There’s no doubt athletic ability runs in Griffey’s family. His sister Taryn is a redshirt sophomore point guard for the Wildcats women’s basketball team.
Trey, in fact, attributes at least one of his most noted football traits to Taryn, whom he used to take on in one-on-one games of basketball in the driveway of the family’s Orlando, Florida home.
As you might expect of an aspiring guard, Taryn was a deadly long-range shooter. The way to beat her, Trey discovered, was to beat her to rebounds off the boards. That meant outmuscling and out-jumping her.
Trey and Taryn played against each other so much that the ability to jump up and beat an opponent for the ball became second nature to Trey, and he’s carried that skill over to football.
“Growing up it was just natural for us to compete against each other and after a while we got better and better at certain things and so that’s one thing that I thank her for,’’ Griffey said.
“I mean, she’s a great athlete and I learned how to rebound playing against her and I’ve watched over the years how the bigger receivers just kind of go up and get the ball the same way.”
“So I’ve definitely tried to make that a part of my game, too. I mean the best players like Randy Moss and Calvin Johnson do it and it definitely gives them an advantage.’’
The advantage Griffey has over the players he’s competing with for his spot on NFL draft boards is partially inherent, but he knows he has to augment that with a good week of practice and a good outing in the Shrine Game on Saturday. Mayock agreed.
“If you don’t have a lot of production it’s hard to get to an All-Star Game, so you probably have some innate physical traits that got you here and you have to show those off,’’ Mayock said.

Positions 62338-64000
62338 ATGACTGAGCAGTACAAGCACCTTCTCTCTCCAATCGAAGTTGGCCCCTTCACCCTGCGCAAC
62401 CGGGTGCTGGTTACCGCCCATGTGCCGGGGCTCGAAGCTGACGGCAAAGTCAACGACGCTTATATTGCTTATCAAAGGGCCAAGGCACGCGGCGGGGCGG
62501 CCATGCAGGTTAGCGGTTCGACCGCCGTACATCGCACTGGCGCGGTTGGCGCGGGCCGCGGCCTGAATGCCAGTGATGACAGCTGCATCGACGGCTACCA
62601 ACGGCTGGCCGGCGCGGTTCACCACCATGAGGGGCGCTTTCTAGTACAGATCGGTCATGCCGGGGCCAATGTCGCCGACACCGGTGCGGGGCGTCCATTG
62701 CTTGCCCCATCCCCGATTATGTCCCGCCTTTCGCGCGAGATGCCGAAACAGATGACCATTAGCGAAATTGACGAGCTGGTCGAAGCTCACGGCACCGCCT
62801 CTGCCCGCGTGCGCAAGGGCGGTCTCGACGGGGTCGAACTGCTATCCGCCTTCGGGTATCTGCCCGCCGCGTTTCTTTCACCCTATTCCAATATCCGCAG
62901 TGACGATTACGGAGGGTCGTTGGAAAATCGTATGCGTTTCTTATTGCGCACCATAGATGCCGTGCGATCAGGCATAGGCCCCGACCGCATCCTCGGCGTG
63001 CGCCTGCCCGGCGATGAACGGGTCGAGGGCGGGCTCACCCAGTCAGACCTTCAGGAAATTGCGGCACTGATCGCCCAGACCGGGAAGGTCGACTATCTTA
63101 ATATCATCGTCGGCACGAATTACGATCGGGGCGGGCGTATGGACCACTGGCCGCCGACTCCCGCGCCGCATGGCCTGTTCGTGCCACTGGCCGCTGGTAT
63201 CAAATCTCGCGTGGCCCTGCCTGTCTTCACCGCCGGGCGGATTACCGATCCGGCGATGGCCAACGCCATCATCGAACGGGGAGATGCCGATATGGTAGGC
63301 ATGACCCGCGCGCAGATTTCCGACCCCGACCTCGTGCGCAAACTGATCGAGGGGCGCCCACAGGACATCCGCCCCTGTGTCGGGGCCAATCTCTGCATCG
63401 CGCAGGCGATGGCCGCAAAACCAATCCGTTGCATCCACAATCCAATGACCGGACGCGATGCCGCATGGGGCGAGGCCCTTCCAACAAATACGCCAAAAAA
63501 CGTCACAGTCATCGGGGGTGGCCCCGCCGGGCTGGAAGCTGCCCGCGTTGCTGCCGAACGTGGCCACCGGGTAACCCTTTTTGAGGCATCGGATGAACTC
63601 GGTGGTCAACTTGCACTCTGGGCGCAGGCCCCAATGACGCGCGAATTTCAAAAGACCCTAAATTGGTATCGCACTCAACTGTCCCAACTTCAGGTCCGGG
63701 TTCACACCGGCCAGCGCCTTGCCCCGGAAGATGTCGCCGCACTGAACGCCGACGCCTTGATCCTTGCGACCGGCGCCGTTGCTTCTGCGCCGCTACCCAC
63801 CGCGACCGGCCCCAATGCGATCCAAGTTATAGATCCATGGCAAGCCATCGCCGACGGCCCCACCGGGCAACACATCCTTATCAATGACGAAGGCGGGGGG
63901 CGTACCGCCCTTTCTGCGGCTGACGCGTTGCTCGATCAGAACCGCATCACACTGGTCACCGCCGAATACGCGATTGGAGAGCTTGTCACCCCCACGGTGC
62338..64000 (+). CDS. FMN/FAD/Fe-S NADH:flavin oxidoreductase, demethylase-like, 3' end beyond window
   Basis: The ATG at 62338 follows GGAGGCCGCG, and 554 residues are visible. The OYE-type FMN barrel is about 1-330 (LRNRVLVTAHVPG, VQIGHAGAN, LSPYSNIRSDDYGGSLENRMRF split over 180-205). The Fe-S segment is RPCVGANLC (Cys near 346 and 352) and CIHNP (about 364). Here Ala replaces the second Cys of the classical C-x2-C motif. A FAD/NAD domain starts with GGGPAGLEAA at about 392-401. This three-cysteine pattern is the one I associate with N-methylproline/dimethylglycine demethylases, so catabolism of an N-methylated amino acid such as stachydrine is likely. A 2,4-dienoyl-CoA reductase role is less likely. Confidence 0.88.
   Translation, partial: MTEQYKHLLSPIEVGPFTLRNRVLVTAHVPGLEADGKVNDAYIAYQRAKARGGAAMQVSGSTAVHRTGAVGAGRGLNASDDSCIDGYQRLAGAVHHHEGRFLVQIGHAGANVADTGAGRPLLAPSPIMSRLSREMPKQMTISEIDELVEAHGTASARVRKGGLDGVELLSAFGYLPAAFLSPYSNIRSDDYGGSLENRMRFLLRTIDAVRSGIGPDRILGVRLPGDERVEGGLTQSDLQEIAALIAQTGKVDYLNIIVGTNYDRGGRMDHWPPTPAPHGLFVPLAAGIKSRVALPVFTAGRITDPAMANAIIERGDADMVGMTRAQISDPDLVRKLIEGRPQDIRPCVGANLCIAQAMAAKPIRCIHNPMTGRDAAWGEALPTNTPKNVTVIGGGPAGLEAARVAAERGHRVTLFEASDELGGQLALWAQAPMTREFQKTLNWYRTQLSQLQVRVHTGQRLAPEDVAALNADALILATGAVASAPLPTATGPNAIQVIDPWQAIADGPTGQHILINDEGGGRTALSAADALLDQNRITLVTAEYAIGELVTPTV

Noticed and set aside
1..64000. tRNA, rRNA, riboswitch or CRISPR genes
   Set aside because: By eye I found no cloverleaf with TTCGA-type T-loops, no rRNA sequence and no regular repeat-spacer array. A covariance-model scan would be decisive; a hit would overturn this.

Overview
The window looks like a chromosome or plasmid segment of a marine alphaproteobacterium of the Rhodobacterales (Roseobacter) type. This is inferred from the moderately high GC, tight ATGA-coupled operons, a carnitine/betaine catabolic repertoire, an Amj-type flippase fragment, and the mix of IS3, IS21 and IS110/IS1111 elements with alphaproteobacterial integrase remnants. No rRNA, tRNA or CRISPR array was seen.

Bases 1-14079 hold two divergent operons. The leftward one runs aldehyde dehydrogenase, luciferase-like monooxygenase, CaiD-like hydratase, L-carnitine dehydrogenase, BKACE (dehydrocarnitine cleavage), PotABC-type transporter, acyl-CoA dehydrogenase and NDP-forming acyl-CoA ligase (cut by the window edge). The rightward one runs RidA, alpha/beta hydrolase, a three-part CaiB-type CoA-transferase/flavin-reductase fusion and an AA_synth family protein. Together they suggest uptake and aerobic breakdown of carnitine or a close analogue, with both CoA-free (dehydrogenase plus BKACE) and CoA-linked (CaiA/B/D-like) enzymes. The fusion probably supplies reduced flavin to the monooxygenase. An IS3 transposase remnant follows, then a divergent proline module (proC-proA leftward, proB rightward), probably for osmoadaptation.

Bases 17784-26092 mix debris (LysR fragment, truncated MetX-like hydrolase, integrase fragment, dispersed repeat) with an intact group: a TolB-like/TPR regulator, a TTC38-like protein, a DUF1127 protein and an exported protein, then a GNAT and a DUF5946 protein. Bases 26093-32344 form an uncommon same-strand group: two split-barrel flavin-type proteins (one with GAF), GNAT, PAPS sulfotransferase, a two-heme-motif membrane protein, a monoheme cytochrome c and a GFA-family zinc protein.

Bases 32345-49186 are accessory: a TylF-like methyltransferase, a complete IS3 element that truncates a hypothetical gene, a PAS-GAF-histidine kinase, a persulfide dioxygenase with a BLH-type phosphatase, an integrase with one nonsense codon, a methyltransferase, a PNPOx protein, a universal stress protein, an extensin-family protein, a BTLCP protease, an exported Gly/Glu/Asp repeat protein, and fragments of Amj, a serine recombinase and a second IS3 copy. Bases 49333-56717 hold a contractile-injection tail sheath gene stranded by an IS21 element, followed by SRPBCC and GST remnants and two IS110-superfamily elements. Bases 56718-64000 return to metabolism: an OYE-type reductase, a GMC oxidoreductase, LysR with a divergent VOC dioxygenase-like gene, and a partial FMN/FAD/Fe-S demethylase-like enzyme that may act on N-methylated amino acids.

“Whether that’s speed, explosion, quickness, you have to show that here. And then you’ve got to show that you’re consistent, because you weren’t that in college. And then finally you have to do well off the field.”
“When the scouts start to ask you questions like ‘Why did you only have 23 catches, why didn’t you play more’ you have to have good answers and be ready to deal with it.”
“You’ve got to be able to look them right in the eye and be honest and be very grateful that you’re here and be ready to take advantage of the opportunity you have here and prove yourself.’’
Griffey believes he’s ready. After all, he’s been focused on this since he was a kid.
“I’m my dad’s son so I’m always going to get those questions about playing baseball, but that’s not my game,’’ Griffey said. “His sport was baseball, my sport is football and I want to make the most of it.
“That’s why it’s great for me to be able to be out here competing with some of the best players in the country. I mean, this is what I want to do and I’m just excited to see what happens here and then when the draft comes around.’’
Editor’s note: This story was edited to correct an error stating Taryn Griffey was a freshman and on a leave of absence. She’s a redshirt sophomore who took a leave of absence last season.